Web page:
Have you tried using Varnish instead of Squid? Facebook successfully uses it in their infrastructure.

    • I have read about Varnish but haven’t taken it out for a test run yet. Thanks for the heads up, I will let you know what I think when I do give it a whirl.

  2. Greg commented on July 22, 2010

    Velocity was fun this year. I enjoyed the talks that I was able to attend. John Allspaw’s was good, for example.

    If you’re interested in a free java performance tool, my company (which was a sponsor) offers it here:

    • Hi Greg, it was definitely fun. John Allspaw did give a good talk, I am in the middle of reading his new book now. I will check out your app, and give it a whirl when a get a chance. Thx.

  3. Leif Hedstrom commented on September 5, 2010

    So, did you end up giving Traffic Server a test drive? Curious to hear experiences with Squid vs Traffic Server vs Varnish.

    • Hi Leif,

      Yes I did give Traffic Server a test drive, and have since replaced half my Squid servers with it. The connection handling of Traffic Server is pretty amazing, along with its caching abilities. I haven’t tested it against Varnish just yet since I needed a solution quickly and the performance increase was so large. I plan on writing a complete blog post on the implementation, use case, and performance differences I saw between Squid and Traffic Server when I get a chance. I will give you a heads up when I finish it.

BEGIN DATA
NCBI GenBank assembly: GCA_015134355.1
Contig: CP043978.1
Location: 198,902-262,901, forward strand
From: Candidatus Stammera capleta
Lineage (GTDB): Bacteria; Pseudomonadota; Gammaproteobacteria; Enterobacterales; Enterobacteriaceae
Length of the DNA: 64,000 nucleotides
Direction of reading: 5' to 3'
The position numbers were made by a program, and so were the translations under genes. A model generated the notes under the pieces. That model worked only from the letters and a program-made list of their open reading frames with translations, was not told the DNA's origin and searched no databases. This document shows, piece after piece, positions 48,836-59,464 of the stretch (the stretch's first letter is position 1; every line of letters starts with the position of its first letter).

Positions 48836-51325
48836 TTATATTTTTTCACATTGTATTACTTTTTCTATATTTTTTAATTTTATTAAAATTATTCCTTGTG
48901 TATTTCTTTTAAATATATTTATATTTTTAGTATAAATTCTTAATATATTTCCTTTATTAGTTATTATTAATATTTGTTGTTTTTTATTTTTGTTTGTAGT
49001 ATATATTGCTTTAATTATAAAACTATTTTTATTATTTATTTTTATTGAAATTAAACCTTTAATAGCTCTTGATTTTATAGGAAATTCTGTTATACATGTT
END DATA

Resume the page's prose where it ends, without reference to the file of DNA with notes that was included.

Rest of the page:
4. Excellent! We’d love to hear about your experiences on users@ and/or dev@ , the ATS mailing lists. Also, if you have a chance, play around with the latest “dev” releases, v2.1.2 was just released, and v2.1.3 should be only a few weeks out (I hope). This will become ATS v2.2.0 later this fall, and it has some very significant improvements in performance and features over the v2.0.x releases.

    Shameless plug: More information about Apache Traffic Server is available on

  5. Nimitz commented on March 25, 2011

    This test compares “Varnish” and “Apache Traffic Server”:

    Performances, memory and CPU usage are charted.